As the day of the open show drew closer I could feel the butterflies begin, just the same as all those years ago when I first ran a spaniel in a field trial and then again when judging trials for the first time. There were still decisions to make: what time should I arrive, and most importantly what should I wear? I would be under the scrutiny of show officials as well as several experienced exhibitors and certainly did not want to look out of place.
The venue was the Horse Creek Farm arena at Stags Holt in Cambridgeshire. You will perhaps recollect a previous article when I had judged the Ely and District Wildfowlers Association charity gundog working test at the same venue at the end of May 2012. Appropriate clothing for judging a working test is weather-dependant but usually smart clothes for the country. But what is appropriate for an evening open show? I have of course seen many smartly dressed judges at Crufts and in all the photographs with the reports in Dog World and decided that being smart was essential. You can form your own opinion as to whether I got the balance right in the images attached.
My classes were scheduled to start at 5pm so I arrived in good time to be greeted by the East Midland Gundog Society chairman Brian House and secretary Marion Radford-House and was welcomed into the hospitality area where I had a clear view of the arena where all the rings were below. I was then introduced to my steward, Edwina Kennedy, whom I must thank very much for doing such a great job; she certainly made my task much easier so that I could concentrate fully on giving the exhibits in each class my complete and undivided attention. The ring was a good length, albeit a little narrow, but was an adequate size to get the dogs moving freely and see them from all angles when required.
The first class, Labrador puppies, soon settled my butterflies and the procedures previously researched and learned now suddenly all fell comfortably into place. There were three exhibits in the class and therefore it was not an onerous task to remember each one’s good points as I went over them. I was very happy with my final placings.
I do wonder how judges manage to remember everything about each exhibit when the class is huge. I remember when I was judging the gamekeepers classes in 2007 having some difficulty as many of those classes were very large. One particular Labrador I really liked when I went over it in the picking-up class had a handler that was dressed in a very distinctive purple jacket and that stuck in my mind as a possible aide memoire when sorting out the final placings. However, imagine my dismay when after examining another dozen or so black Labradors and then taking my final walk along the line to discover the purple jacket was nowhere in sight! I had not realised that it was allowable to change handlers during judging and can only assume that is what had happened on that occasion. A valuable lesson learned – remember the points of the dog and not the points of the handler in future.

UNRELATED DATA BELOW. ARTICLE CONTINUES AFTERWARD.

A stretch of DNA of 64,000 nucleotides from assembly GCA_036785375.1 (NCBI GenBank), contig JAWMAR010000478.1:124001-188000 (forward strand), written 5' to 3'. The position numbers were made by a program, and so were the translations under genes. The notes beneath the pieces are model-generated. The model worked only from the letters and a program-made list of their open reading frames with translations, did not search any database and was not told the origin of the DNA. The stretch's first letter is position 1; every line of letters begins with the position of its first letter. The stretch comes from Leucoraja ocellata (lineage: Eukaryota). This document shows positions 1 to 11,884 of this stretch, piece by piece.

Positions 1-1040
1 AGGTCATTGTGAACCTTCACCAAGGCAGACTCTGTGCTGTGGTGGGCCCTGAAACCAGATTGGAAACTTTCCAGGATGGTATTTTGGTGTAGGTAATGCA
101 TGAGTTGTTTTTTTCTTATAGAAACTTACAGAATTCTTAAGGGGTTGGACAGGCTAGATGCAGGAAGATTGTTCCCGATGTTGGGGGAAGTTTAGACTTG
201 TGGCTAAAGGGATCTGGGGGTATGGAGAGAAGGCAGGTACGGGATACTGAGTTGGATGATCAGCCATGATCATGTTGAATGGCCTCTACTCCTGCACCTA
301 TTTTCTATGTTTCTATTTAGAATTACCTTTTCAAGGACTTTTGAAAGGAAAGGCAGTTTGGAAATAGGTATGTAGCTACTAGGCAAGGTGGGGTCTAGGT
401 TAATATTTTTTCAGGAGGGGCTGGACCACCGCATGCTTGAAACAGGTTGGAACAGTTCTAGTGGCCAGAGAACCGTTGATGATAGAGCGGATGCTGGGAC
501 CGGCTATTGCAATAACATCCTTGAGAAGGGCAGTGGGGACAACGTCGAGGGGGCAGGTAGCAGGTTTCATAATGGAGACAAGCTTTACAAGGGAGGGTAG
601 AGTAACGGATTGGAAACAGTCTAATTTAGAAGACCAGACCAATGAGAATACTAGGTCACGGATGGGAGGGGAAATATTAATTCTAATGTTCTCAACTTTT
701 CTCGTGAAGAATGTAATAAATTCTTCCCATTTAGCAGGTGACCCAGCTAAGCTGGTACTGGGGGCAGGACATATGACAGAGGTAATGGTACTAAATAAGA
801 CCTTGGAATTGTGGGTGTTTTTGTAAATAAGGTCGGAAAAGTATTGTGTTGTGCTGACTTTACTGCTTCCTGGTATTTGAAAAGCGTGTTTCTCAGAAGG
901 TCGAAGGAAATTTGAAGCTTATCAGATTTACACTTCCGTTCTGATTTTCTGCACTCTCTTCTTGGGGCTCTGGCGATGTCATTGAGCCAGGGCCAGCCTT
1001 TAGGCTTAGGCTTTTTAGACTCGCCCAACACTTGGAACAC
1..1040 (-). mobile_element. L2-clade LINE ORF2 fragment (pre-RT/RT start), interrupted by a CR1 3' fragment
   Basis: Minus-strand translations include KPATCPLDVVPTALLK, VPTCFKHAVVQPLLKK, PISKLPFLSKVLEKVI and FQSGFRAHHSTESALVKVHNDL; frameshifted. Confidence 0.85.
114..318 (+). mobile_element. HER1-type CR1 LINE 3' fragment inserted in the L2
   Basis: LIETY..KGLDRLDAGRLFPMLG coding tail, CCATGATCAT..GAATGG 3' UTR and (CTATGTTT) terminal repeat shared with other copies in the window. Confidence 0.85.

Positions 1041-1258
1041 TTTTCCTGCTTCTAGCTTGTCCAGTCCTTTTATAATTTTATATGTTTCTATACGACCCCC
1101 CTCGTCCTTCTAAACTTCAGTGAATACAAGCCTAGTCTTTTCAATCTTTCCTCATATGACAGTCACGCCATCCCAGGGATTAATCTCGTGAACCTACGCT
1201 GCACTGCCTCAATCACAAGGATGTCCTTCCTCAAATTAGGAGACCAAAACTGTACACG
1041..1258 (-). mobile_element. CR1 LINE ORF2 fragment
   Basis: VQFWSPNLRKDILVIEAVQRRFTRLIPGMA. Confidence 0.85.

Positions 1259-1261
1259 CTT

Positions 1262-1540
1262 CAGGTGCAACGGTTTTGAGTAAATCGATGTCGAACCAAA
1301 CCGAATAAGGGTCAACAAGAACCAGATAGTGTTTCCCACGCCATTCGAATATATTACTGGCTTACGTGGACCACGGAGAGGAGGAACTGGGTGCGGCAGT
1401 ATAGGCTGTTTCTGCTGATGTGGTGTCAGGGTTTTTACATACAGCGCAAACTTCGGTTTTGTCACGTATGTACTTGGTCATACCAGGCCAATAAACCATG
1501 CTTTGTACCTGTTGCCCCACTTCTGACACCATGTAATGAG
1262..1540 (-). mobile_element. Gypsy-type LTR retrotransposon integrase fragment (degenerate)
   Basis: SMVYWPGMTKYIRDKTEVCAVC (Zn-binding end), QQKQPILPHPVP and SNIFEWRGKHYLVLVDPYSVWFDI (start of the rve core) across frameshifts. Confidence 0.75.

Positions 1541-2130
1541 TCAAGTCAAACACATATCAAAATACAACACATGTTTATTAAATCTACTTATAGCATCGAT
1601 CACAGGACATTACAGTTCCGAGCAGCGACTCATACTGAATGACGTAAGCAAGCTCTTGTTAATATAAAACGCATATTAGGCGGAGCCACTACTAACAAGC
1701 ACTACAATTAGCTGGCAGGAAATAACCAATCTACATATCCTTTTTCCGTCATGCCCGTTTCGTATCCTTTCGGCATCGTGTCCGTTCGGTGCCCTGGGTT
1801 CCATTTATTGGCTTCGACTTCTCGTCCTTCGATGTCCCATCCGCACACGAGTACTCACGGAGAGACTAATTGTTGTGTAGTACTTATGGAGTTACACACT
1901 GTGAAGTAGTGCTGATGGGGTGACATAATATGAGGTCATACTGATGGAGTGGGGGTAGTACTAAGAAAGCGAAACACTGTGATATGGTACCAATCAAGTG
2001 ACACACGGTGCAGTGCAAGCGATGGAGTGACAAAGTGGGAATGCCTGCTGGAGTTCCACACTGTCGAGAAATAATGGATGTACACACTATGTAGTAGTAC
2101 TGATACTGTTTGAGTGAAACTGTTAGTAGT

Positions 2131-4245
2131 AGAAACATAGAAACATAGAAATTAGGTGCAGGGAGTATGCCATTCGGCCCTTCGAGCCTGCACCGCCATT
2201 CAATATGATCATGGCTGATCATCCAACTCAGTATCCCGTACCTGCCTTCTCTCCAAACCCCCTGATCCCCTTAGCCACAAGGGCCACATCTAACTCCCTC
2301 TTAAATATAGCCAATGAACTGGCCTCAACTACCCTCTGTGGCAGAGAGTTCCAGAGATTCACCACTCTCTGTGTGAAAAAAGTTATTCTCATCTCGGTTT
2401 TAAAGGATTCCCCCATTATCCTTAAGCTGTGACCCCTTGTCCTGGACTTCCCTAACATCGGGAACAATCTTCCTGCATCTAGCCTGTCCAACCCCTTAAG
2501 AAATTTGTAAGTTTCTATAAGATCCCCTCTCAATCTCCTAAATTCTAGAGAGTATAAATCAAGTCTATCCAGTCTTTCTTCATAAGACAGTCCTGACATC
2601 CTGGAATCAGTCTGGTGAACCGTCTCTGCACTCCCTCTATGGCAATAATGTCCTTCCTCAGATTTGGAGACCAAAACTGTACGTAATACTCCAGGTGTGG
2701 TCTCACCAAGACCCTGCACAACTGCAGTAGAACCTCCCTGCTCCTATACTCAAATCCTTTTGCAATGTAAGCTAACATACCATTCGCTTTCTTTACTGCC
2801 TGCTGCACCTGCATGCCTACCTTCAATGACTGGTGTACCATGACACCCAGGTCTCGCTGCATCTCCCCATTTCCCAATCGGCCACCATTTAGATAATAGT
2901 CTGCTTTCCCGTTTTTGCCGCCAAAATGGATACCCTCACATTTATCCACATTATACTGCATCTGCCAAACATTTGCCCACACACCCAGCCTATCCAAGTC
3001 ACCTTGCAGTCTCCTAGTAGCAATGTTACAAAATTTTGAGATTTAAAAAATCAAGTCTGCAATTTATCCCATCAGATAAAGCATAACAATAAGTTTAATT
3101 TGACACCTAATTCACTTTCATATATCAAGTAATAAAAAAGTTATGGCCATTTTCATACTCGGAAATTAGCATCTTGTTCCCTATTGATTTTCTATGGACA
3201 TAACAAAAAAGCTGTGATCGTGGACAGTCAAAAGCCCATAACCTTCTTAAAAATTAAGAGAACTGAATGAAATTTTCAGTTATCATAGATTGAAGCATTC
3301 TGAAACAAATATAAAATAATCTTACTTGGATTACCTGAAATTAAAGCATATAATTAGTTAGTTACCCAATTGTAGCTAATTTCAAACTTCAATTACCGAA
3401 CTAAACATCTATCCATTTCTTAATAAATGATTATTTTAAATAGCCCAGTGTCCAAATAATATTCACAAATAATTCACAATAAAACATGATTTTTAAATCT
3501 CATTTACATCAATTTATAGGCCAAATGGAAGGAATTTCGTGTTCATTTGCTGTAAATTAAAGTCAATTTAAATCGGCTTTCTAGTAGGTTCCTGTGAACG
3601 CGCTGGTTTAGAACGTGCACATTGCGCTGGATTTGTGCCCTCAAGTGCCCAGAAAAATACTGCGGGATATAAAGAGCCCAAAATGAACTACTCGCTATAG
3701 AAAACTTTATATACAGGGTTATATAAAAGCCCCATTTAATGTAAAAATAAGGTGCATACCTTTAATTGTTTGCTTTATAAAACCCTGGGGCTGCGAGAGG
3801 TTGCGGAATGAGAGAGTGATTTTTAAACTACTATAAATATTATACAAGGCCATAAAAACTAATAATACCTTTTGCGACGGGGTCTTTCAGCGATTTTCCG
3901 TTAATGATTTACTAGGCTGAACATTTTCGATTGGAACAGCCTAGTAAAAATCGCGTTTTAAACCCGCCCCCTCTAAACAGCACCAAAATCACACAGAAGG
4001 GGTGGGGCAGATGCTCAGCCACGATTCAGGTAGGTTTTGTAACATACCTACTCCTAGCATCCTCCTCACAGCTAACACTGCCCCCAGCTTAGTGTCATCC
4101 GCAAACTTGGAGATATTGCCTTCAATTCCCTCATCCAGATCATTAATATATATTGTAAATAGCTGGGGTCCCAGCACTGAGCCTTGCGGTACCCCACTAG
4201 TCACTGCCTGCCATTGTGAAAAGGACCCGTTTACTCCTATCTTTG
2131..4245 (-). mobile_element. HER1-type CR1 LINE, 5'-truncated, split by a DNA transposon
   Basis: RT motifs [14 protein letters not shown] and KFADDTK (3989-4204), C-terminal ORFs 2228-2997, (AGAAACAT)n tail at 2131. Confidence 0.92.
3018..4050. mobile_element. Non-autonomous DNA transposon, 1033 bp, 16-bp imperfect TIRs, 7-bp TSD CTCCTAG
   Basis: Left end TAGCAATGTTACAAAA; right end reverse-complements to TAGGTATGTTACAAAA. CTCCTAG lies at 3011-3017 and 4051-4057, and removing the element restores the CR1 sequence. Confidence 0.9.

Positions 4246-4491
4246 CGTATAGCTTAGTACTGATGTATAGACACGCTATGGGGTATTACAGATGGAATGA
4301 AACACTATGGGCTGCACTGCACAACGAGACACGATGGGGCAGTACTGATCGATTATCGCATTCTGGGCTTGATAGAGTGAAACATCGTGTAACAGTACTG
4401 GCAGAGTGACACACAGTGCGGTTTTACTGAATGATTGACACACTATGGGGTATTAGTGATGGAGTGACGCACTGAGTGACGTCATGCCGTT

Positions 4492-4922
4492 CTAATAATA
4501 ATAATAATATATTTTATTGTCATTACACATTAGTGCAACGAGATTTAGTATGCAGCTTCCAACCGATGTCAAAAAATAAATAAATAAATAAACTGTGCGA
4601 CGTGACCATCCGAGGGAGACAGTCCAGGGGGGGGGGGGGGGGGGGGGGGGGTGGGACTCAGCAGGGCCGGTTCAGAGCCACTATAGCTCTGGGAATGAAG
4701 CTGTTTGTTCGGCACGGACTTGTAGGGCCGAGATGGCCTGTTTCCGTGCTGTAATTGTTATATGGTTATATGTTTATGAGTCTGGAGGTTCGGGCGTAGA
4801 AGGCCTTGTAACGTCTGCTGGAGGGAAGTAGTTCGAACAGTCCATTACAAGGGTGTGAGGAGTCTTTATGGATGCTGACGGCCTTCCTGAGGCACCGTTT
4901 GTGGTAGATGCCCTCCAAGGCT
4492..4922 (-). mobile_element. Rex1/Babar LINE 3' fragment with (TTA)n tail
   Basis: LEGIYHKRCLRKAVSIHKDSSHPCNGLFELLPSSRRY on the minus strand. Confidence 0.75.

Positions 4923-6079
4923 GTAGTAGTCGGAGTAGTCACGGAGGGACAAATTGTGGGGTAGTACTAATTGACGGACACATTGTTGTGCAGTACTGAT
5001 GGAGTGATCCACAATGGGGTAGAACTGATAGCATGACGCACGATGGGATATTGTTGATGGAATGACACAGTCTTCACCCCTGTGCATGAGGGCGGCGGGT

I took the precaution of taking a notebook with me to Stags Holt just in case, but its use eventually was confined to jotting notes about each class winner in readiness for the critique writing later on, which incidentally has been completed and sent to both dog papers.
On completion of judging all my classes I was able to relax and enjoy the rest of the evening, especially watching Jenny Miller (Feorlig) judging the gundog group and was really pleased that she pulled out my best of breed English Springer Spaniel, Miss D De Carteret’s four-year-old liver and white dog Lyntonwood Loyalty Card at Derrindee for the group reserve place. I was even more pleased when she also pulled out my BOB Labrador Mr and Mrs McClellan’s four-year-old yellow dog Saranden Comanche in fourth place. This was like having the expert’s seal of approval for my judging and I went home rather mentally weary but very satisfied and with a big smile on my face. I would like to thank the EMCS for the invitation and their kind hospitality and all the exhibitors for such an excellent entry.
Your news or views please to Paul Rawlings KCAI (WGA) by email firstname.lastname@example.org.